J Neurol. 2008 Jul; 255(7): 1038. Published online 2008 May 30
OBJECTIVE: To investigate the clinical features and natural history of mal de debarquement (MdD).
DESIGN: Retrospective case review with follow-up questionnaire and telephone interviews.
SETTING: University Neurotology Clinic.
PATIENTS: Patients seen between 1980 and 2006 who developed a persistent sensation of rocking or swaying for at least 3 days after exposure to passive motion.
MAIN OUTCOME MEASURE: Clinical features, diagnostic testing, and questionnaire responses.
RESULTS: Of 64 patients (75% women) identified with MdD, 34 completed follow-up questionnaires and interviews in 2006. Most patients had normal neurological exams, ENGs and brain MRIs. The average age of the first MdD episode was 39+/-13 years. A total of 206 episodes were experienced by 64 patients. Of these, 104 episodes (51%) lasted>1 month; 18%, >1 year; 15%, >2 years; 12%, >4 years, and 11%, >5 years. Eighteen patients (28%) subsequently developed spontaneous episodes of MdD-like symptoms after the initial MdD episode. There was a much higher rate of migraine in patients who went onto develop spontaneous episodes (73%) than in those who did not (22%). Subsequent episodes were longer than earlier ones in most patients who had multiple episodes.Re-exposure to passive motion temporarily decreased symptoms in most patients (66%). Subjective intolerance to visual motion increased (10% to 66%) but self-motion sensitivity did not (37% to 50%) with onset of MdD.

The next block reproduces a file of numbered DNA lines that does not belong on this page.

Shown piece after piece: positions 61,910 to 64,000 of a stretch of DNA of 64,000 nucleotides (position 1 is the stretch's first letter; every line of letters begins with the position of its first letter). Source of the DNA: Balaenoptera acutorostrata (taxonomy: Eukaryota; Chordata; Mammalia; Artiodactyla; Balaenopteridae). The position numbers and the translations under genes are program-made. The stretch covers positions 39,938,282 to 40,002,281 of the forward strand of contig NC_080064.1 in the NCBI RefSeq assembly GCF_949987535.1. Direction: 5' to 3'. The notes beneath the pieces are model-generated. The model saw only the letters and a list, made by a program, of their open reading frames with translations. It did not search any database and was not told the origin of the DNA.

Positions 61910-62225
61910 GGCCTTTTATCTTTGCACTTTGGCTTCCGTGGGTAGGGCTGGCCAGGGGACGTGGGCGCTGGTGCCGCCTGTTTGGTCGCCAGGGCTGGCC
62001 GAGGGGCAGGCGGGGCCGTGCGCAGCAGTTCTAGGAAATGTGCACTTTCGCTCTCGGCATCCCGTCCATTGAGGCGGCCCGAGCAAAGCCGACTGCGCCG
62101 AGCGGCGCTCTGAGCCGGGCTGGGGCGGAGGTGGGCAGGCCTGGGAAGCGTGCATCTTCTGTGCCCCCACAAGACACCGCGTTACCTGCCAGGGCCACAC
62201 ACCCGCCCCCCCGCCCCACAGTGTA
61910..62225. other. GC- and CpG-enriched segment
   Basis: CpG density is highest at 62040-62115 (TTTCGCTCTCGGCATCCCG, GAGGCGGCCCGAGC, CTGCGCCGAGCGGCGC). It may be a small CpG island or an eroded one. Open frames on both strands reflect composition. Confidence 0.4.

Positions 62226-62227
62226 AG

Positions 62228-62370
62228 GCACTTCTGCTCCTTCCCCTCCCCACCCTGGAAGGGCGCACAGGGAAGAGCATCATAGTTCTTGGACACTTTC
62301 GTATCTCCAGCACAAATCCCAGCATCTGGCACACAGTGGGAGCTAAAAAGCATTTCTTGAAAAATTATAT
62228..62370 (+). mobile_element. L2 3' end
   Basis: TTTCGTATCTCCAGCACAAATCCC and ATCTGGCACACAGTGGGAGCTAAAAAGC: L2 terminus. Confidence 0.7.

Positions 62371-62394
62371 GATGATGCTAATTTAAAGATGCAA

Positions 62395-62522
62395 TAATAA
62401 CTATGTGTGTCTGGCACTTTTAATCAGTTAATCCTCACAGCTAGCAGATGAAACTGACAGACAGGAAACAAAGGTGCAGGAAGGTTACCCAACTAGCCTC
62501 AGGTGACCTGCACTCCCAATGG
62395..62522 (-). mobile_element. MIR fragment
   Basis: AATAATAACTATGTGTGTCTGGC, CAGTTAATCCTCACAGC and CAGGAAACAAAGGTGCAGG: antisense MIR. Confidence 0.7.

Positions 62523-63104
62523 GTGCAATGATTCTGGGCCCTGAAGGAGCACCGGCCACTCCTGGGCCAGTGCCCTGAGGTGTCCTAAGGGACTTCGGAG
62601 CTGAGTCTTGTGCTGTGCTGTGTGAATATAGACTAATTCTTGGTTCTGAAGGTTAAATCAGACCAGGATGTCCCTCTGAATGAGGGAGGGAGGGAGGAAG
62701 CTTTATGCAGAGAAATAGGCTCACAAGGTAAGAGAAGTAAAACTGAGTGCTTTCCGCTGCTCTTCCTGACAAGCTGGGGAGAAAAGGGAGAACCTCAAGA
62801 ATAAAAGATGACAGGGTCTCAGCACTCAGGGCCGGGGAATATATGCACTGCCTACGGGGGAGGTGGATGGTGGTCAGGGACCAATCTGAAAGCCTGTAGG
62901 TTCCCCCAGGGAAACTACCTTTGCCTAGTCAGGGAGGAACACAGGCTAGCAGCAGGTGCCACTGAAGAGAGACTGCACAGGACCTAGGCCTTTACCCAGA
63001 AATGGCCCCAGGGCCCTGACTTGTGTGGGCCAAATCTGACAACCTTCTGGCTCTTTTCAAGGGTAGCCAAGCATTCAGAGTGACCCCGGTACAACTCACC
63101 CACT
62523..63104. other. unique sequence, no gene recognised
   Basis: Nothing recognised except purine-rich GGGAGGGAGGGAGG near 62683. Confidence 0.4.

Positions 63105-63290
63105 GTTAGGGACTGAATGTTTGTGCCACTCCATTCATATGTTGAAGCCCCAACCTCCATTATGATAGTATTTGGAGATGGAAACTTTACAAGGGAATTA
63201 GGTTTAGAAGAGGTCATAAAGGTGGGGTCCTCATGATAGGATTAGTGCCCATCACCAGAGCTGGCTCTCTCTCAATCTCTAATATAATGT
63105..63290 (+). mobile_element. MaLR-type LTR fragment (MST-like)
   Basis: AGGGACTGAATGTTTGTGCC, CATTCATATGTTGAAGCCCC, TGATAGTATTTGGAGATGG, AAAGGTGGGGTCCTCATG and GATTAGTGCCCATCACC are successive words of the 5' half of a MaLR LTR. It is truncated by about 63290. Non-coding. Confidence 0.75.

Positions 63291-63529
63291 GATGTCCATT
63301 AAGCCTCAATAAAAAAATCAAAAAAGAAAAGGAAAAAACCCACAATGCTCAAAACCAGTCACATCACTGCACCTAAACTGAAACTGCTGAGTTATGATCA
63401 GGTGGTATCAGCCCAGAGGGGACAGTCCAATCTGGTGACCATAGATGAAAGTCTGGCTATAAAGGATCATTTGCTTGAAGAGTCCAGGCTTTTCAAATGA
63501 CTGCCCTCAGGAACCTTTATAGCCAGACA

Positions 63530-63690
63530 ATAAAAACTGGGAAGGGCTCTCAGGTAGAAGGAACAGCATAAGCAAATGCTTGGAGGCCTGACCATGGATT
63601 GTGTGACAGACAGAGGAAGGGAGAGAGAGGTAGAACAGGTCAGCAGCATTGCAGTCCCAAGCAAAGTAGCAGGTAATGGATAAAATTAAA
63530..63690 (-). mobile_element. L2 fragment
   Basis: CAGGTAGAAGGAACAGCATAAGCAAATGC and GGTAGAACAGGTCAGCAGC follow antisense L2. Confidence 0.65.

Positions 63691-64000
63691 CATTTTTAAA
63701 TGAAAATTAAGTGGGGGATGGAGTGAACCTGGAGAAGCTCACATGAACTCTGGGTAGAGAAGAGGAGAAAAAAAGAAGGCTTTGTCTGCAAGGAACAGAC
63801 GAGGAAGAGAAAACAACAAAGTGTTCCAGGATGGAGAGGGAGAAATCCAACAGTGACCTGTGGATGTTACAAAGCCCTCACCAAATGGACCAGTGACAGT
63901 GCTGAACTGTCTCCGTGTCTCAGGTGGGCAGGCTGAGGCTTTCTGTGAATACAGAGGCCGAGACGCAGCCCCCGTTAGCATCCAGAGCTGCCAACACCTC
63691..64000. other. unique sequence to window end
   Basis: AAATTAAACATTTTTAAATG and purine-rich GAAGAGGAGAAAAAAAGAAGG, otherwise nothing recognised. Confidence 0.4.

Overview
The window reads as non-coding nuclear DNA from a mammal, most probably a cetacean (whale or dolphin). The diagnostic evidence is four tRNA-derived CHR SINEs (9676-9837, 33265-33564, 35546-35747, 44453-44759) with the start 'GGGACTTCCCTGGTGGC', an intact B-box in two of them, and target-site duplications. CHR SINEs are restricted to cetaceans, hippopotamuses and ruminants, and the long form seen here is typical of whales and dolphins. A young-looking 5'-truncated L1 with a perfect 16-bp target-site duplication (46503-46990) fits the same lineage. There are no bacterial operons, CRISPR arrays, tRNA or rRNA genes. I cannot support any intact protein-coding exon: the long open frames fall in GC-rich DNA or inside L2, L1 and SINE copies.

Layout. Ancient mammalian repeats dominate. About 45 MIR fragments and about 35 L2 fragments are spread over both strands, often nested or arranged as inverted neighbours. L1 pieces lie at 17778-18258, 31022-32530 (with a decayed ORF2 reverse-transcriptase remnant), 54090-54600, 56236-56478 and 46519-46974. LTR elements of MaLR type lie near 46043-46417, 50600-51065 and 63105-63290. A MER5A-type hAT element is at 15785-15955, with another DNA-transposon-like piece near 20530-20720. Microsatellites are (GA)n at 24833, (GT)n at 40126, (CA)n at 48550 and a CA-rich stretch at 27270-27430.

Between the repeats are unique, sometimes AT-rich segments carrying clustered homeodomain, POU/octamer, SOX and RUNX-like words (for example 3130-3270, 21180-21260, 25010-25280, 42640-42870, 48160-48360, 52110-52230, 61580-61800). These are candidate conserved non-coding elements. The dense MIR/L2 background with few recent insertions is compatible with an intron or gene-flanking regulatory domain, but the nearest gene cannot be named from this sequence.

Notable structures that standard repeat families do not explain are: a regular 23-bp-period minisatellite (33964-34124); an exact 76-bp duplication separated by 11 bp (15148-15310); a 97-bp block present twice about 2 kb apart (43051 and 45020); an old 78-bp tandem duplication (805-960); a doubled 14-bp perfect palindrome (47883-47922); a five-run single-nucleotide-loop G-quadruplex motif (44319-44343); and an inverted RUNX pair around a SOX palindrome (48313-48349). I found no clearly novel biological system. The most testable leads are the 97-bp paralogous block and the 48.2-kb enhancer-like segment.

CONCLUSION: The majority of MdD episodes lasting longer than 3 days resolve in less than one year but the probability of resolution declines each year. Many patients experience multiple MdD episodes. Some patients develop spontaneous episodes after the initial motion-triggered episode with migraine being a risk factor.
Keywords: mal de debarquement, vestibular adaptation, motion sensitivity, visual motion, migraine
Read the full article at https://www.ncbi.nlm.nih.gov/pmc/articles/PMC2820362/